Bringing comfort to the homeless

By Miren Hurtado
Story published in Dewsbury Reporter on 19 February 2010
Images: Dewsbury Reporter

Since last September, 13 people who were sleeping on the streets have been helped into safe accommodation through a Kirklees Council project. MIREN HURTADO spoke to the man who helped them – housing officer Ian Brooke, as well as one of the people he helped find a home.

2010_02_21_Bringing comfort to the homeless_Housing officer Ian Brooke
Image: Housing officer Ian Brooke.

When most people are tucked-up in bed beneath their duvets, Ian Brooke is walking the streets looking for people who have spent the night in doorways, with little more than a sleeping bag to keep them warm.

Ian, a Kirklees housing options and advice officer, works with homeless people across Kirklees. He moves them into temporary accommodation and helps support them with alcohol and drugs related problems. He said: “I go out to find people bedding down at about 7:30am. It is too late by 8am. They move on, they do not want to be disturbed by members of the public.

If people do not want to be helped I just leave a letter with information to contact me.”

People are often willing to be supported, but sometimes they reject authority. Ian said: “Some people have had bad experiences with authority and do not want to engage with us, it is quite a long process to get someone’s trust.”

Addiction is one of the main reasons people become rough sleepers.

They spend money on their addiction and they struggle to pay bills because of it. These problems cause terrible family upsetsIn some cases, they have been evicted, they do not have family or they have been with friends prior to sleeping rough. Being on the streets does not help an addiction problem.

One of the methods some people use to get to sleep is to drink alcohol. It is very difficult to get out of that vicious circle. Access to support is the first steps to sort out their addiction problems.”

Ian works with Lifeline, a drug and alcohol addiction centre, as well as Huddersfield Methodist Mission and Dewsbury homeless support organisations, Daybreak and Care Dewsbury.

Care Dewsbury manager Brian Taylor said: “Care Dewsbury started from the churches together meetings. The Minster was taking in homeless people on a daily basis but it could only afford to have them in for a couple of hours.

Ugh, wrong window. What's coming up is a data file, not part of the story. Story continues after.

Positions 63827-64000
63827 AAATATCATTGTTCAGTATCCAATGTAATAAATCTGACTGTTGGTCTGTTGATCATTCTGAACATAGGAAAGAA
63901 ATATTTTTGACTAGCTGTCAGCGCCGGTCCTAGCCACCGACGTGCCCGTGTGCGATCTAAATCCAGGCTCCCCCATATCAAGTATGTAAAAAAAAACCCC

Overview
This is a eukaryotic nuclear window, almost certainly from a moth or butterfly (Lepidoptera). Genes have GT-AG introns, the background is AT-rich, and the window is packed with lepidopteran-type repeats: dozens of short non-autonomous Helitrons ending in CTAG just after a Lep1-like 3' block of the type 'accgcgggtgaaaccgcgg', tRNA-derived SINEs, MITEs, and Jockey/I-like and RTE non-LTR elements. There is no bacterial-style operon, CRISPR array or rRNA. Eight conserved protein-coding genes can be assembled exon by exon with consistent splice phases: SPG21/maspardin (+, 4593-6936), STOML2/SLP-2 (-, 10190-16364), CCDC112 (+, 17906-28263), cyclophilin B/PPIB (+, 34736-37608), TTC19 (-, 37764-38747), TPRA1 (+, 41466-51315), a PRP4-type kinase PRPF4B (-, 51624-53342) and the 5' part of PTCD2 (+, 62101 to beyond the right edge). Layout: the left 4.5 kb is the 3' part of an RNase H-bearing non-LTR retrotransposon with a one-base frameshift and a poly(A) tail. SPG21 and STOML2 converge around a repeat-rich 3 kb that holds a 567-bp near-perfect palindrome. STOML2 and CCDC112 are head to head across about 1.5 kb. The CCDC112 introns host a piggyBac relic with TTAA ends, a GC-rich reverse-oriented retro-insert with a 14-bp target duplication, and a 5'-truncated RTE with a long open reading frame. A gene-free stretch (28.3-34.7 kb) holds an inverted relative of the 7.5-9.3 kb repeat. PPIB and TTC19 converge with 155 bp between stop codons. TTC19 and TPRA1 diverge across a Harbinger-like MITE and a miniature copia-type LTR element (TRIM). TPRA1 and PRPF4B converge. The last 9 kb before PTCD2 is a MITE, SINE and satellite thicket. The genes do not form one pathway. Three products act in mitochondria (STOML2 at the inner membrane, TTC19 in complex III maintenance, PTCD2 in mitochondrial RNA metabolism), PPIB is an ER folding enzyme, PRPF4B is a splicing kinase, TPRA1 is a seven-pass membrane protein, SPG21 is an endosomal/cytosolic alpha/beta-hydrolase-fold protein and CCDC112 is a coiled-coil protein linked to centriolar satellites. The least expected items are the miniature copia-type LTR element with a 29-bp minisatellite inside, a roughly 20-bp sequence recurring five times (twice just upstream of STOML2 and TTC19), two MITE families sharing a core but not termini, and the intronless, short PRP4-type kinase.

There was a need for a place where they could come in, go on the computers, have a decent meal and talk as long as they want.”

Brian said the risks of sleeping rough included hypothermia and being attacked, robbed and urinated on.

This year the Mayor of Kirklees Coun Julie Stewart-Turner has chosen Care Dewsbury and Daybreak as her annual charities. She said Ian and the voluntary groups were doing a great job by supporting and helping the most vulnerable people off the streets.

She added: “The increasing number of homeless people is very frustrating. They are in a really difficult situation so that is why it is essential that they have someone to go to for help. It is a challenge to help these people.”

Hope for man reduced to living in a cave

2010_02_21_Bringing comfort to the homeless_Jason Lee Homeless

After three months sleeping rough in a cave, Jason Lee was helped into his own home by Care Dewsbury and Ian Brooke. Jason, 32, said: “I spent six days in jail for a petty crime. When I came out, I had no money, I had no place to go, so I headed for the caves up at Caulms Wood, above Crackenedge Lane.

“I found myself a hole in the ground and I spent a good one or two months down there. It used to be as a drug den for homeless people. It was cold and damp, I had no mattress and I was sleeping on sheet on the floor with my coat over me. It was the easiest option but in the end, I was getting too cold. I was sick of it and I suffered from depression.”

In desperation, Jason got in touch with Care Dewsbury manager Brian Taylor, who visited the cellar where Jason was living. Jason said: “I asked Brian to help and he told Ian about my situation. Ian did not believe where I said I was living at first, so I took him to see.”

Ian put Jason in touch with Kirklees Housing Options scheme, which helps homeless people. Jason said: “I told them I could not cope anymore and my health was going to go downhill. I was suffering from cold and depression. So they found a proper home for me.”

Now Jason is off the streets and is planning to open a tattoo shop with his uncle.

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